there, and we're off for the bright lights and the beauti-
ful...
I: "Eddie, get your grubby hands off that machine and let
me read the manual and do it right. Remember how
you were going to help me program my VCR to record
Star Trek last week, and you didn't need the instruc-
tions, and we ended up with a two-hour PBS special on
pancreas transplants?"
E: "That was only because I..."
I: "And how about that physics lab where you shorted out
the whole building? 'Let's just do it-lab manuals are
for weenies,' he says, just before the explosion."
E: "Yeah, but don't forget whose crazy idea got a patent
application on his summer job...your problem is you
spend so much time studying about what you're plan-
ning to do and worrying about why it might not work


@ Copyright ChE Division ofASEE 1994


that you never get around to doing it...but it's ok, read
all night if you can stand it, I'm out of here...oh, and
don't forget, I asked Jake and Marty and Amy and a
couple of the others to get together here tomorrow to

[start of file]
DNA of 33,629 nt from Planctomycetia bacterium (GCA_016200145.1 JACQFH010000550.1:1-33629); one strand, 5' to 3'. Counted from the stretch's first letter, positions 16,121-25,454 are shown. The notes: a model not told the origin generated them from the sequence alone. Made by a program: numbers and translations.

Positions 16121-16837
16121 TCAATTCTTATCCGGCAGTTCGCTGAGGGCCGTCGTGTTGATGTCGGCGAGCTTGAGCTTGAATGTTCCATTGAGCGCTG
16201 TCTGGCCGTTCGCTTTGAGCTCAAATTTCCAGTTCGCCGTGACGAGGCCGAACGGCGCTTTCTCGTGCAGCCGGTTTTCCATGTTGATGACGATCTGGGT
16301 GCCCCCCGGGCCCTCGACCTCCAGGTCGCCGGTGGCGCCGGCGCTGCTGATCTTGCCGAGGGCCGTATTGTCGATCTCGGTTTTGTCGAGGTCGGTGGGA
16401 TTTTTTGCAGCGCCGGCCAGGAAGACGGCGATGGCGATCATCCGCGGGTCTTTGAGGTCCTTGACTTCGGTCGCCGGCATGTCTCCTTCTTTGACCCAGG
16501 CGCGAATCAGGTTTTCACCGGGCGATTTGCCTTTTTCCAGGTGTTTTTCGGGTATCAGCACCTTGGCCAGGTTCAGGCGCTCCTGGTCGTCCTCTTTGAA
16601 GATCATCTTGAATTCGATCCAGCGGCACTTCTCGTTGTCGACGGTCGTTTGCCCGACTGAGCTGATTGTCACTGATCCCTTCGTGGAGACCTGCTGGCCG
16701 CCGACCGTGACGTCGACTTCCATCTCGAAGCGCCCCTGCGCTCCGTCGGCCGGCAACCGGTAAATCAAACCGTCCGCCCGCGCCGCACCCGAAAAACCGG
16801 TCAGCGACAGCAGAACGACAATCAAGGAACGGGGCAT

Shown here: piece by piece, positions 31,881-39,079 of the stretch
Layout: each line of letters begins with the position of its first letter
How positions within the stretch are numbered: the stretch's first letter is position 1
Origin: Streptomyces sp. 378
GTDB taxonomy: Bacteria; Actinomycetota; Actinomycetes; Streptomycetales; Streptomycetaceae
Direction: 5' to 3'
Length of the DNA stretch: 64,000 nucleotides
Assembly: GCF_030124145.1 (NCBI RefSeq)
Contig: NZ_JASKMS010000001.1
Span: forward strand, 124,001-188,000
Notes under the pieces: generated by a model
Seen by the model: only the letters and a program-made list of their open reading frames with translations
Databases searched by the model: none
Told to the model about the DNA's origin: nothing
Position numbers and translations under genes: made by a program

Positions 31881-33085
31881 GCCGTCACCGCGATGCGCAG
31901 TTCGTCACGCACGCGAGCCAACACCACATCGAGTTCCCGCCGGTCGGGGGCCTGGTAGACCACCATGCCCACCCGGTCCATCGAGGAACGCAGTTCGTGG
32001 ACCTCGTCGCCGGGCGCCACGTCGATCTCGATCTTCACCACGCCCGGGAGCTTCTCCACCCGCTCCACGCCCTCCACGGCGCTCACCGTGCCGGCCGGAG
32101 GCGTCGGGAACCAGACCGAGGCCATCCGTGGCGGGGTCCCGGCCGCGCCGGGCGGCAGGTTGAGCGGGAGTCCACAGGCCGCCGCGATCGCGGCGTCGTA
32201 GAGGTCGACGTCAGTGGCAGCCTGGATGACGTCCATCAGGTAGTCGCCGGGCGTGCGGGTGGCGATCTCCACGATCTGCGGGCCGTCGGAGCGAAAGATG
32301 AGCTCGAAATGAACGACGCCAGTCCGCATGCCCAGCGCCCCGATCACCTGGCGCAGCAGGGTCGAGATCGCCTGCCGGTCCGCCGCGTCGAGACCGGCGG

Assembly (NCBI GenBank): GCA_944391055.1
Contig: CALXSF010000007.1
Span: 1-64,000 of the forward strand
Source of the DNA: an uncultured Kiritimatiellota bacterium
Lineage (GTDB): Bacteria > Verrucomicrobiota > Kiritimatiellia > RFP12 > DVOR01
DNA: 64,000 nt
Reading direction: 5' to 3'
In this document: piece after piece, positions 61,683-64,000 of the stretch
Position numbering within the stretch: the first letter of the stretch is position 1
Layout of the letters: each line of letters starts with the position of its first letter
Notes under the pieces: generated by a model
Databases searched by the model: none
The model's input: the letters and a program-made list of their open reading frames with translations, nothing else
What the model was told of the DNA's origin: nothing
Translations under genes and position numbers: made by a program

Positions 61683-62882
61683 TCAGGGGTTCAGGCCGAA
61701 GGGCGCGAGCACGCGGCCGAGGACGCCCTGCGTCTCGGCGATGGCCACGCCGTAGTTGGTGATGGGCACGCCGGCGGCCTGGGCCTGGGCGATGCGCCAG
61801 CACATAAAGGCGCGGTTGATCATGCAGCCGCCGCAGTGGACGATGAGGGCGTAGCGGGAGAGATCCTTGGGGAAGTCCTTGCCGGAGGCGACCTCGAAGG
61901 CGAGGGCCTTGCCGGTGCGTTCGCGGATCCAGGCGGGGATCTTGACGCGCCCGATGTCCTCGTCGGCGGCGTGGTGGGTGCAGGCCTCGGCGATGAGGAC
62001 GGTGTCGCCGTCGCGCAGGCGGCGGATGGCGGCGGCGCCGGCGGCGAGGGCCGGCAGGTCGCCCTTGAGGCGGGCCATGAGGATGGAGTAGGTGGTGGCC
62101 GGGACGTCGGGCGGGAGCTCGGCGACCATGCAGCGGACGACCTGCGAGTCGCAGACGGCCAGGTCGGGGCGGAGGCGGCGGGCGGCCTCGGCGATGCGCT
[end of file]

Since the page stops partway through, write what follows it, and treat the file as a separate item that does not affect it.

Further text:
study with us for the design test."
I: "Dammit, Eddie, why do you keep doing this to me?
You know I study better alone-besides, you have an
attention span of about twenty seconds, and if those
jokers are over here you can forget studying or any-
thing else but..."
E: "No way-I'm really serious this time. I just like to
have people around-keeps things from getting too
dull."
I: "Too dull? You..."
E: "Later, my man. I'll save some foam for you..."
I: (Low growling noise)
Ed and Irv have been best friends since elementary school,
and no one was surprised when they enrolled in the same
engineering school and became roommates. What was sur-
prising was that they became friends in the first place, since
their personalities are polar opposites. Ed loves big parties,
and even if he doesn't know a soul when he walks in, every-
one knows his life story by the time he leaves. Irv, on the
other hand, doesn't like parties at all except for small quiet
gatherings of people he knows well. Privacy is a sacred
concept to Irv and a relatively alien one to Ed. They react
much differently when faced with unfamiliar tasks or situa-
tions. "Let's try this out and see what happens," says Ed, as